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 Tuesday, September 13, 2005

"I spent yesterday at a conference with the title eConfidence - Spam, Scams And Security and posted a short report. I mentioned that a major awareness campaign is due to be launched at the end of next month. It has been nine months in conception and creation and was planned under the name "Project Endurance", but it is being launched under the banner Get Safe Online. At yesterday's event, Tony Neate of the National Hi-Tech Crime Unit described the content as "outstanding", but so far the only public presence is one page on the web. As you can see from this page, eight companies have joined the Home Office and the National Hi-Tech Crime Unit to sponsor the campaign, but more sponsors are sought. I understand that the Netherlands and Norway have run similar campaigns against spam, scams and viruses. Anyone out there got any relevant information? I welcome this initiative. My concern is that there are now a variety of web sites and organisations providing advice on different forms of Internet content and activity - with some major gaps, such as harmful and offensive content -and what the consumer needs is a 'one stop shop' linking all these resources in a high-profile, user-friendly manner."

Tuesday, September 13, 2005 4:13:40 PM (W. Europe Standard Time, UTC+01:00)  #     | 

"Industry has agreed on the technical direction for NGN" (next generation networks), said Keith Dickerson, BT head of standards and co-leader of ITU-T Focus Group on Next Generation Networks (FGNGN) Working Group 7 on future packet-based networks. "We shouldn't have interoperability problems when the NGN is deployed," he said.

FGNGN's job is to define network architecture and requirements to support fixed-mobile convergence, letting a fixed-line operator provide the same services as a network operator offering 3GPP defined services, for example, using IMS, said Dick Knight of BT vice chairman of FGNGN: "Thus equipment can be connected to either a fixed or mobile network [and] receive the same services, and a dedicated device, such as a phone, may roam between a 3GPP or 3GPP2 network and a fixed line network."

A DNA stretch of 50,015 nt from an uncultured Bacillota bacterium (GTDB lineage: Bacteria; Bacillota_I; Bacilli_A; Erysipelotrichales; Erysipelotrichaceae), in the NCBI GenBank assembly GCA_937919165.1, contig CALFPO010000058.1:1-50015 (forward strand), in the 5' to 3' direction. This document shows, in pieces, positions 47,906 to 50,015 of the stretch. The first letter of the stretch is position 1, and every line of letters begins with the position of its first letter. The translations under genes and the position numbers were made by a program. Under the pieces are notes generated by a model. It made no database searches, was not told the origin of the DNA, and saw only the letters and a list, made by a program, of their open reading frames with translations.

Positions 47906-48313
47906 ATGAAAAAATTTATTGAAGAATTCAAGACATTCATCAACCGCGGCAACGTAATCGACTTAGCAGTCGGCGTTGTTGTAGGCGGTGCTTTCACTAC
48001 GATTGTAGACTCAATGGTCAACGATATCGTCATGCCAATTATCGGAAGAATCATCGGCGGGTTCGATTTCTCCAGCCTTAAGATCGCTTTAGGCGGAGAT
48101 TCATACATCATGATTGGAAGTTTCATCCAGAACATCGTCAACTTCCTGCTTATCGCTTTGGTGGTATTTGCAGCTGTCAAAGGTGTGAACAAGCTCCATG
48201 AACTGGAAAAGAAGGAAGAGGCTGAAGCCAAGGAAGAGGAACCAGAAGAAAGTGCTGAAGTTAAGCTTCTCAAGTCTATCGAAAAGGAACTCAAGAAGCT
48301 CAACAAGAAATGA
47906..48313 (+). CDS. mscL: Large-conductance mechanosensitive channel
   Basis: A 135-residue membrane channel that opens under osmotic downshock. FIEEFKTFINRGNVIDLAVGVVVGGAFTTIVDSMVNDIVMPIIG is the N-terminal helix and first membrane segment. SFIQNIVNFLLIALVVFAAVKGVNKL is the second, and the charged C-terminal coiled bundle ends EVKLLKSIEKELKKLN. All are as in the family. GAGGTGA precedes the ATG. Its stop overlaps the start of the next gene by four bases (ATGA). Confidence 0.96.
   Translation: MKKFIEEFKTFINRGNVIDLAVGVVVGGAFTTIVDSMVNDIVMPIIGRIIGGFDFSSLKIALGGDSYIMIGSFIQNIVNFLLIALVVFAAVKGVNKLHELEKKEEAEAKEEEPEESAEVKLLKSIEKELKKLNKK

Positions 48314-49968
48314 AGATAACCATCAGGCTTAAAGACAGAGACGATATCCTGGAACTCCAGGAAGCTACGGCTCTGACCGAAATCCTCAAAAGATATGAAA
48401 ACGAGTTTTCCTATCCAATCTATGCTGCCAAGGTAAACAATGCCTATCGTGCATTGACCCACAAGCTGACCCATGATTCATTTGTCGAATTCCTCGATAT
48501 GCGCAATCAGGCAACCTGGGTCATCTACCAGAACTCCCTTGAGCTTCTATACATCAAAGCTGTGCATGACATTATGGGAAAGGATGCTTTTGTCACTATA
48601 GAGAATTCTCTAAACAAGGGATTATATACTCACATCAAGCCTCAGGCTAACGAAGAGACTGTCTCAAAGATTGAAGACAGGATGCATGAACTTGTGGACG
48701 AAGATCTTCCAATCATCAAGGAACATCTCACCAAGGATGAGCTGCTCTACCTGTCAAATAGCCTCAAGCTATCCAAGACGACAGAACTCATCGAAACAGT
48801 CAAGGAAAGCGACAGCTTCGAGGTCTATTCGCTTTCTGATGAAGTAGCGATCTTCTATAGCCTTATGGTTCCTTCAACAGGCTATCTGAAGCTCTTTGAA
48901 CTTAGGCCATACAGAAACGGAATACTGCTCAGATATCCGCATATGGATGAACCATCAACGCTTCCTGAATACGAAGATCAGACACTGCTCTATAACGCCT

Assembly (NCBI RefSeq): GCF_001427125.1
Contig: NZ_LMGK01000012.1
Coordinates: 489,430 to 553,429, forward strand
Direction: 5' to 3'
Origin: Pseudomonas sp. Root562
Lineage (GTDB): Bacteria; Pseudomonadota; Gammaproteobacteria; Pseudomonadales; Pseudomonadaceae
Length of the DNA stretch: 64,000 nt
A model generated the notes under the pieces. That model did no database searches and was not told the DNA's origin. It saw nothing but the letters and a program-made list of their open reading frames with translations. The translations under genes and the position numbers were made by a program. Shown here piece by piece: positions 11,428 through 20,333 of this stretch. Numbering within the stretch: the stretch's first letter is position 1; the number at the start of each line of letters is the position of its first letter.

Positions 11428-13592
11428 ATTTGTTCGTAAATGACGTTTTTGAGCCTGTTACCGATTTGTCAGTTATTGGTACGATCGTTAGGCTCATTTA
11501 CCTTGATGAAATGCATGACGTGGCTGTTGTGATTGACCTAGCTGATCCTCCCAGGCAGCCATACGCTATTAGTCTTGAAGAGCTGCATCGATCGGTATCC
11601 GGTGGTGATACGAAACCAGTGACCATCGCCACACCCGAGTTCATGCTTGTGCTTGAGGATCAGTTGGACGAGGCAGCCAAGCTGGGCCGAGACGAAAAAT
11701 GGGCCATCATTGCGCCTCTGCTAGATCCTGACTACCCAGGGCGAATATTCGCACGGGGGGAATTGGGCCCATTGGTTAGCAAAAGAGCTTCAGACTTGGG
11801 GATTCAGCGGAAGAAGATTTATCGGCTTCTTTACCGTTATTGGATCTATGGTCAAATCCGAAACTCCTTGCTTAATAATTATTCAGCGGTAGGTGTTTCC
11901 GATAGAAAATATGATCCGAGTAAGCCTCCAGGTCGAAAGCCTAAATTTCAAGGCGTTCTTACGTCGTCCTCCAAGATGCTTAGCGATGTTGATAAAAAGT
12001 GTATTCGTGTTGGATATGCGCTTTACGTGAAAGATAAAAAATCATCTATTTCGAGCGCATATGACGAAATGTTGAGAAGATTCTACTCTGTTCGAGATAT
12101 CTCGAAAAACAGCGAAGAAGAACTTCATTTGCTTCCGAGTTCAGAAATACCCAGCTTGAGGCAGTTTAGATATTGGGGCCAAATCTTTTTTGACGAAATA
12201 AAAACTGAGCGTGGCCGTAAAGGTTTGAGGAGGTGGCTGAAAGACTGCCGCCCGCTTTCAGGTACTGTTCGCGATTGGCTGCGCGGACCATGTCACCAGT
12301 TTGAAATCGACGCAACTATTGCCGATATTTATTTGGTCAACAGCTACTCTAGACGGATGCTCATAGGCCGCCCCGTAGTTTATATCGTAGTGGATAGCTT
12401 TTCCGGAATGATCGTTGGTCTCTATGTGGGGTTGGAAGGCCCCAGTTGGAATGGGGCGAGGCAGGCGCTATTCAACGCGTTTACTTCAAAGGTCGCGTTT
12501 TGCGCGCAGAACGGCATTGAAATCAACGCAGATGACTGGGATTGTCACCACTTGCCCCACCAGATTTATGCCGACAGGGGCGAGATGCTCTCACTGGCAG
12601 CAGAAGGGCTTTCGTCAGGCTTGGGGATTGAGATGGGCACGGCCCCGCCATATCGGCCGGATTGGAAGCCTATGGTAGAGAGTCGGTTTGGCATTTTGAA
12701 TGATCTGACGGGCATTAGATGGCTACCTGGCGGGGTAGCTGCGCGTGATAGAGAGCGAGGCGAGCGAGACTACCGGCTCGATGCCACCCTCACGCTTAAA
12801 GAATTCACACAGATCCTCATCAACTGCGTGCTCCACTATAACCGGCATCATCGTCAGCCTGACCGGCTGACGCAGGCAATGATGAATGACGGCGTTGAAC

Fixed-mobile convergence will be enabled by extending the 3GPP IMS to provide the same services over the fixed network, said Dickerson: "BT is pushing for emulation of PSTN services to meet the 2009 deadline, when we'll be closing down PSTN... BT plans to move all its customers to its 21st Century Network," BT's version of the NGN, by 2009.

"FGNGN has given strategic and technical direction to industry, and enables a network operator to offer new services in new markets: Presence, IM, maybe in the future broadcast digital TV and video on demand. The design of a flexible service platform enables the networks to innovate to provide almost any capabilities and services we can imagine," Knight said.

FGNGN's main product will be Release 1, which "is a set of capabilities," said Keith Mainwaring of Cisco, co- leader of the FGNGN Working Group on Quality fo Service (QoS) and member of ITU Study Group 11, "one that specifies the mechanisms to provide NGN services. Defining the mechanisms will be assigned back to ITU Study Groups." With most standards "quite stable," the group is getting ready for final comments, "expected to be mostly of an editorial nature," said Chae-Sub Lee of Korea's Electronics Telecom Research Institute (ETRI), FGNGN chairman. QoS documents will comprise about 40% of Release 1. Among the group's 6 or so expected independent releases may be 12-14 QoS documents, said Lee.

Release 1 is due to be completed Nov. 18 in London, and a day later Cisco, Motorola, BT and Siemens will sponsor an industry event at which CTOs plan to speak on how firms will use the NGN standards.

The full text can be accessed through Warren's Washington Internet Daily.

For more information on the topics above, see the ITU FGNGN website.

Tuesday, September 13, 2005 4:12:56 PM (W. Europe Standard Time, UTC+01:00)  #     | 

The recent Asia Pacific Telecommunity (APT) Symposium on Network Security and SPAM presented background information, detailed the current situation, new developments and steps ahead on network security and fighting spam in the Asia-Pacific region.

TSB presented highlights of ITU-T work on security, also detailing the level of participation of the AP region in Study Group 17, the ITU-T group that looks at security issues. Mr Jianyong Chen (ITU-T SG 17 Vice Chair from China ) also attended the event and made a detailed presentation on current SG 17 work. He also chaired two sessions.